In Brief

Negligently "opening another book" in the classroom, Stephen moves on to whatever lesson may be next. It is the pastoral elegy Lycidas (1638), by John Milton.

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In this long lyric, John Milton urges his Cambridge peers not to bemoan the drowning of their classmate Edward King: "Weep no more, woful shepherds, weep no more / For Lycidas, your sorrow, is not dead, / Sunk though he be beneath the watery floor." King is not dead because he has been saved "Through the dear might of Him that walked the waves": Jesus Christ, who walked on the waters in Matthew 14 to save his fisherman disciples.

As Talbot goes on reading Stephen veers into his own thoughts, just as he did while putting the boys through their Pyrrhus paces. The subject of his meditation now is Christ: "Here also over these craven hearts his shadow lies and on the scoffer's heart and lips and on mine. It lies upon their eager faces who offered him a coin of the tribute. . . . A long look from dark eyes." Christ's dark eyes return a bit later in the persons of two non-Christian philosophers: "Averroes and Moses Maimonides, dark men in mien and movement, flashing in their mocking mirrors the obscure soul of the world, a darkness shining in brightness which brightness could not comprehend." The three wise men occupy a metaphysical darkness, invisible within the bustling world of craven hearts and eager faces. As with Pyrrhus, then, Stephen continues to look for the Spirit within the seemingly mindless futility of everyday reality.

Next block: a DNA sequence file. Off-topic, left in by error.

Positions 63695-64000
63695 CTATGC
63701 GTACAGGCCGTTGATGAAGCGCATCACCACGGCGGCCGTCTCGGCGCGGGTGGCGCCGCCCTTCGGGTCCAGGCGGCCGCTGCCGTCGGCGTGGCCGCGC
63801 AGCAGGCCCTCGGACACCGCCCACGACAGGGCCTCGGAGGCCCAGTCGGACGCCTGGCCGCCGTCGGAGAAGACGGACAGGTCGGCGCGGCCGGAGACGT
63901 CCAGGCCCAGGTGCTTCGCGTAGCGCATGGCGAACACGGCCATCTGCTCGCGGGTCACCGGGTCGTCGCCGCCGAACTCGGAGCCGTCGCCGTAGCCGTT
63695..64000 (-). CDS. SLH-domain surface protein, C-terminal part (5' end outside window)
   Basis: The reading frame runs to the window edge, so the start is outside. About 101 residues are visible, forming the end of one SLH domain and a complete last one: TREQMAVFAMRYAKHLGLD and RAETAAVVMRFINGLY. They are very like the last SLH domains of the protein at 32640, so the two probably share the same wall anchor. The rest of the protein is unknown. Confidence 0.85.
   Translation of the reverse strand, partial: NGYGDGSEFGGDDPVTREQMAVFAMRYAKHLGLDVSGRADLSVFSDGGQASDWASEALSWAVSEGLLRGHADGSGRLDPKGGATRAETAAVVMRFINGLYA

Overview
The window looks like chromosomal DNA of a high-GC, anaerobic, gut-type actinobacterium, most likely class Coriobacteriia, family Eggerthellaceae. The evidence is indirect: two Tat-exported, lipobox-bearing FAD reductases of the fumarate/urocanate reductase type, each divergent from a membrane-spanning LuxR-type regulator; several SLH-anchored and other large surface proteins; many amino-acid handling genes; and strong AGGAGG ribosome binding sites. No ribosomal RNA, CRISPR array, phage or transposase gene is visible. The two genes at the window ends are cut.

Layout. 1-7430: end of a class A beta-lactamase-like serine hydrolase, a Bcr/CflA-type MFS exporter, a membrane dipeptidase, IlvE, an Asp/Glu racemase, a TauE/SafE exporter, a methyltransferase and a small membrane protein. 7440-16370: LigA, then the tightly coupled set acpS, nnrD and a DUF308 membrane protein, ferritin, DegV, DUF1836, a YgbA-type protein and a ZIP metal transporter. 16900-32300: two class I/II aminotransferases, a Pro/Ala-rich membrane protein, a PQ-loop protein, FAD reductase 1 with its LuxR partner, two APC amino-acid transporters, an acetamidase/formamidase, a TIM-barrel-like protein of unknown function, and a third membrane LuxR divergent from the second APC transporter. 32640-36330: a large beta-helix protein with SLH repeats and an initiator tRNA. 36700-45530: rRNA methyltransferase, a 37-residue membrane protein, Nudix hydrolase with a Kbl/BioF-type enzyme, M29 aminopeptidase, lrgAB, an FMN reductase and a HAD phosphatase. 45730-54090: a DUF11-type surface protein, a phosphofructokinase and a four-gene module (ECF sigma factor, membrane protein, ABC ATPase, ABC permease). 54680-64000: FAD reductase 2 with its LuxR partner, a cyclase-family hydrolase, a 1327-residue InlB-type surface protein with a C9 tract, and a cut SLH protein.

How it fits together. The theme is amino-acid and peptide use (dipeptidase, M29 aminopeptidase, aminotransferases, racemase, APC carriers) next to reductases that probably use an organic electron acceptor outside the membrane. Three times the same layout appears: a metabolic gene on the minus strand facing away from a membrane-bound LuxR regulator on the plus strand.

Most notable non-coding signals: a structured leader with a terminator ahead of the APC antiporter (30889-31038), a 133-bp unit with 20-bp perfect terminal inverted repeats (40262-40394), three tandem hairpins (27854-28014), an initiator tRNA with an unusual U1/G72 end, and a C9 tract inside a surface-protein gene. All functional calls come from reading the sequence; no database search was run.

The passage from Lycidas also offers another drowning victim to complement the ones mentioned in Telemachus: the men saved by Mulligan, and a man who has been dead for nine days and is expected to surface soon. In Proteus Stephen thinks of the recovery of this dead body: "There he is. Hook it quick. Sunk though he be beneath the watery floor. We have him. Easy now." He thinks of Shakespeare's The Tempest in the same paragraph, recalling the song in which Ariel offers spiritual consolation to Ferdinand for the drowning death of his father.

JH 2012
Edward King by Salvatore Tagliarino. Source: